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Re: RC: Re: Simple question, maybe not so simple answer.

Really agree with what Sue said about dressage work.  We do that regularly,
with our young horses.

Note that it's useful to make a distinction between training, teaching a
horse skills,
and conditioning, building up a horses body and cardiovascular system.  For
the latter,
I believe that many of riders do too much conditioning and do not give our
horses enough rest so that their bodies can recover.  Much of this I learned
from people like Dr. Mathew McKay Smith, AERC Hall of Fame, and Dr. Jeanie
Waldron, one of the best endurance riders and vets in the country (many FEI
medals, 4 OD wins).

However I should say that our horses are turned out in about a 10 acres
pasture with a good slope
to it.  So they get a exercise on their own every day.

Also we try to select young horses who grow up running in large, preferably
hilly pastures so
that they come naturally preconditioned.

Horse kept in small paddocks will need more conditioning as will horses who
are not
naturally endurance types (all our horses are Airheads, aka Arabs).

Also I believe competitive rides are a great way to build up young horses. 
Drubin as a 6 year old was the ECTRA high milage horse with 875 miles.   I
believe this foundation of long slow distance
is one reason why he can still top 10 one-day 100s at the age of 18.   We
like to aim for a 3-day 100 CTR in the fall of for our 5 year olds.


>From: "Susan Garlinghouse" <>
>To: "Angie Nathe" <>, <>
>Subject: RC:  Re: Simple question, maybe not so simple answer.
>Date: Tue, Jun 19, 2001, 7:37 PM

>> I work full time 8am - 5pm.   I also have my own business I run.  In my
>> time I am training and conditioning my 4 yr old for 25 mile CTR's.  Here
>> my dilema.  Is it better for me to ride him 5 days a week 1 1/2 -2 hours
>> to ride on weekends for up to maybe 6 hours at a time?
>> Thanks for your help!
>> Angie N
>Well, keep in mind this opinion comes from an exercise physiology academic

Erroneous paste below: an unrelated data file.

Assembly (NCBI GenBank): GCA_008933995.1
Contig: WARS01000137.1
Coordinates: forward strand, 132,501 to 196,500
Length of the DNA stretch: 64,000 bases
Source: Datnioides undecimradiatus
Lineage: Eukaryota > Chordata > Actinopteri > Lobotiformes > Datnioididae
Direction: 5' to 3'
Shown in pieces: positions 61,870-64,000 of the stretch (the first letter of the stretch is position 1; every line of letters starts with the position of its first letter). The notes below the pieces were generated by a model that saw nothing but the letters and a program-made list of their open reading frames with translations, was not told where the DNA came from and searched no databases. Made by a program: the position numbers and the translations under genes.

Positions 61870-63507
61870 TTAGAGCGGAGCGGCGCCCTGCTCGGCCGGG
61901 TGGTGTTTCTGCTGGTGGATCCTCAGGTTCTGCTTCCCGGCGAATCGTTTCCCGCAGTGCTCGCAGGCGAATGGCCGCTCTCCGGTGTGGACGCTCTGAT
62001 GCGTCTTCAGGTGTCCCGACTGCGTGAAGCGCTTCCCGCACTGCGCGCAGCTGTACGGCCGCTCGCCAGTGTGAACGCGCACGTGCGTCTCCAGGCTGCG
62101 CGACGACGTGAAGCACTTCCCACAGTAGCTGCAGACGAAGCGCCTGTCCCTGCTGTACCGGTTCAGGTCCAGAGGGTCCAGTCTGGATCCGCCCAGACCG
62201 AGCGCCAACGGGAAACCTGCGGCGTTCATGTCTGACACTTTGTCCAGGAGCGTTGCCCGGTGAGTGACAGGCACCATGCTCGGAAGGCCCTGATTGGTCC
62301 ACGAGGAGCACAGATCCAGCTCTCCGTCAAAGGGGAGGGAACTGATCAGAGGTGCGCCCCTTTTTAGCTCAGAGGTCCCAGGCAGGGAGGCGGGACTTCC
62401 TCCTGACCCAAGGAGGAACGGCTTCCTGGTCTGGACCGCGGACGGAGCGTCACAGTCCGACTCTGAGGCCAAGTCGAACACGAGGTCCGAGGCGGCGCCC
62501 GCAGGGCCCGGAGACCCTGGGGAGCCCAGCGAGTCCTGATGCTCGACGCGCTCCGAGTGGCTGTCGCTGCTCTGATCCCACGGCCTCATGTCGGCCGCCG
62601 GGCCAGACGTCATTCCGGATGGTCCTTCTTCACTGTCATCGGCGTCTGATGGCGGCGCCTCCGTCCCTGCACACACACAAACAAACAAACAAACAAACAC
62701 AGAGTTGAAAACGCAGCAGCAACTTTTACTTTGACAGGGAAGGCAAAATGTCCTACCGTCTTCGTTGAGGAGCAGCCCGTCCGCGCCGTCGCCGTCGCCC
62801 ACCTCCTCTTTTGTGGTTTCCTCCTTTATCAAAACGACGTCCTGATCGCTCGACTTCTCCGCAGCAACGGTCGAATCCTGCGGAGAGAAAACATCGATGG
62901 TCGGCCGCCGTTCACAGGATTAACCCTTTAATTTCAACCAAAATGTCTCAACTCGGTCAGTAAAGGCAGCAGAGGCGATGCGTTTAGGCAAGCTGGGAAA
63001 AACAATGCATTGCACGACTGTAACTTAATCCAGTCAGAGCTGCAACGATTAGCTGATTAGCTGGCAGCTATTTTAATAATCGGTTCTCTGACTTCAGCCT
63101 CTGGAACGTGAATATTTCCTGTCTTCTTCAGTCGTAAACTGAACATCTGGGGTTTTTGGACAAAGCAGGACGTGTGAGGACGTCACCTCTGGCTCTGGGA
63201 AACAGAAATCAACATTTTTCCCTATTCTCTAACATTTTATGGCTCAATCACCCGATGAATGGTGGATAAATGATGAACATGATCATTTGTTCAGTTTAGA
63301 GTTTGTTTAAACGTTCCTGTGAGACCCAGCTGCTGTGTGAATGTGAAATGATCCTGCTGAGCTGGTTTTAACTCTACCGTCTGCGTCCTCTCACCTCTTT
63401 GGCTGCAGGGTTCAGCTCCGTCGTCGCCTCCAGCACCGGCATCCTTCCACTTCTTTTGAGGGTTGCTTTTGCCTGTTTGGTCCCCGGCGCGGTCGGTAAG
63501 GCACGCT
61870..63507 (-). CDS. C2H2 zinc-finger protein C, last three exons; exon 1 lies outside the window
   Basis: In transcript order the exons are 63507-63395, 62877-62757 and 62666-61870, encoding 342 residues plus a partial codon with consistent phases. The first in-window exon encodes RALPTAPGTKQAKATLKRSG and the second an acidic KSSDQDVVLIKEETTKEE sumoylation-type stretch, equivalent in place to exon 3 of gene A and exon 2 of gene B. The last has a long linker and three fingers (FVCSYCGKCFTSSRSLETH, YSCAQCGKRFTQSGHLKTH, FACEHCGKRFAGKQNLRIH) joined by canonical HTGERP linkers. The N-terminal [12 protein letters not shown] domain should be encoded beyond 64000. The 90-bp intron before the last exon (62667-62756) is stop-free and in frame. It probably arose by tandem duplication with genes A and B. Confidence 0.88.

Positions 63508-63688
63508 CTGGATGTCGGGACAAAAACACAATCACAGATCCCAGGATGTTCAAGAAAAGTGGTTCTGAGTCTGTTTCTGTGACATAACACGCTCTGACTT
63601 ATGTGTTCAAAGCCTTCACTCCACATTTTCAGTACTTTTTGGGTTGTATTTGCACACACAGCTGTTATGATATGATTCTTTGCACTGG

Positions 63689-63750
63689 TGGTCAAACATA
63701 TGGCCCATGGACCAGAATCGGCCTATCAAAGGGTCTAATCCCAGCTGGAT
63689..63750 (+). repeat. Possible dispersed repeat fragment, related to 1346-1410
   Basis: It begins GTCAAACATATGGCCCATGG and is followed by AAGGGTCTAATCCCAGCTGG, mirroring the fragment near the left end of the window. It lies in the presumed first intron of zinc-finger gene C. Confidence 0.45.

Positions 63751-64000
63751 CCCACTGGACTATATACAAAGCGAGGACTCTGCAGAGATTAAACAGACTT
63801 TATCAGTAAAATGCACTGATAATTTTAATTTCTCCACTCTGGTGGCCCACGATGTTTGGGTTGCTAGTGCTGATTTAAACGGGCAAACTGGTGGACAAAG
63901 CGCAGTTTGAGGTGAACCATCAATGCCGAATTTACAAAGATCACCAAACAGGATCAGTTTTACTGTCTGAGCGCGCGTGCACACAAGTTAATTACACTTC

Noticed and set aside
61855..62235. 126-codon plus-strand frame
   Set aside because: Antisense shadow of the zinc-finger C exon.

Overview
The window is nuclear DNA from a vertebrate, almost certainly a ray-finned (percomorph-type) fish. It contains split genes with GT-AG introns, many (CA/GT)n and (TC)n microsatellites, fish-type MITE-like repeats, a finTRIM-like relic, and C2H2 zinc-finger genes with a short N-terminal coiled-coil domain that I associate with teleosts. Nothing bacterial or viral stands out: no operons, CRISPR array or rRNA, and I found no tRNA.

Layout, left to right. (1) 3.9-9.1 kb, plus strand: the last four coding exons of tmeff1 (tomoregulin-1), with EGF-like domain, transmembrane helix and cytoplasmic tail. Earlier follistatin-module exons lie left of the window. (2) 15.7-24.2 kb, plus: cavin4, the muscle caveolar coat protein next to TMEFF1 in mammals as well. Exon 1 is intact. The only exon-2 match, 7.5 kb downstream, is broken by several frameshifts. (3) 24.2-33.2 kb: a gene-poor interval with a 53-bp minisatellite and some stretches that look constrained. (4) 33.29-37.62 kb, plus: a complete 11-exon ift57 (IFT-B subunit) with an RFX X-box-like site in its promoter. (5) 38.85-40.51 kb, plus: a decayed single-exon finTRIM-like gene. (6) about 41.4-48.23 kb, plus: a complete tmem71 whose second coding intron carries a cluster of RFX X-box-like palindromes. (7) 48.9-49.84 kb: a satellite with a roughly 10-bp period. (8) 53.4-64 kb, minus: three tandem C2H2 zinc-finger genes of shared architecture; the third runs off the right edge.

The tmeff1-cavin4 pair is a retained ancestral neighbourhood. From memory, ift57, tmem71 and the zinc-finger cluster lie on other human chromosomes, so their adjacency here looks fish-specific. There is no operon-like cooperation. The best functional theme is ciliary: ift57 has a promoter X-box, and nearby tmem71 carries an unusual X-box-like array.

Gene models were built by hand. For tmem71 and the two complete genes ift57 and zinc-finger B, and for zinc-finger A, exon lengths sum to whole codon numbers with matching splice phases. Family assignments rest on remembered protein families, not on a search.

>background, not as anyone who had campaigned dozens of high mileage horses.
>Between the two, I would definitely say 5-day routine is better, as
>consistent work is going to gain you the increased density in bone, soft
>tissue and muscle that you'll need for a long, sound career.  Riding on the
>weekends is definitely do-able, lots of successful riders do it that way,
>but that's usually a better option physiologically for a horse that already
>has a good, solid base on him.
>However, I'm leery about "conditioning" a four year old youngster (in my
>book) too hard.  You can certainly *ride* the horse five days a week, but be
>very careful about loading hard work onto those young legs day after day.
>Work out a plan of having different things to do each day, so that maybe two
>days a week, you work on bending and softening and working on moving off the
>leg, either in an arena or out, etc;  two days a week, you work on
>developing an easy, effortless, no-nonsense jog on down the road with
>extremely little cantering; and the fifth day, you can maybe work on things
>like mounting on the trail, going up and down hills in a balanced way,
>practicing eating and drinking, getting tied to trailers away from home,
>learning to behave in a group and either leaving or being left without
>getting stupid, or just developing a really nice, relaxed, consistent walk
>without getting worried about how far you went.  Whatever comes into your
>head to do that doesn't put a lot of strain on either muscle, bone or
>tendon.  And for now, when you come to poor footing like deep sand, very
>hard surfaces, mud, etc, WALK.
>You'll want to mix up your days so that the muscle group that was worked the
>day before has a good day or so to recover, compensate and develop before
>being asked to really work again.  If you keep doing the same thing day
>after day, you won't develop nearly as quickly or consistently and won't
>develop the "whole" horse as well.  I can't think of anything better for a
>young horse at this point in his career than some good dressage lessons, and
>that goes for you too, no matter how skilled a rider you are.
>A key point for you to keep in mind is that a 25 mile CTR is just not that
>difficult for a quality horse either aerobically or muscularly, assuming you
>don't do anything stupid like gallop wildly through it and then have to wait
>at the end for your minimum time to expire before you can walk in.  The best
>thing you can do for your horse at this point in his career is to totally
>forget about "conditioning" muscles or cardiovascular system.  Work on
>manners and maintaining an easy pace; work on eating and drinking well on
>the trail; responding to your cues and learning to tolerate whatever
>shenanigans you may choose to do out there.  Just have a good time, spend
>alot of your time just walking and relaxing and exercising the horse's mind
>(and yours) and you'll both do just fine and have a much brighter future for
>having taken your time this early in the game.
>Good luck and HAVE FUN.
>Susan G
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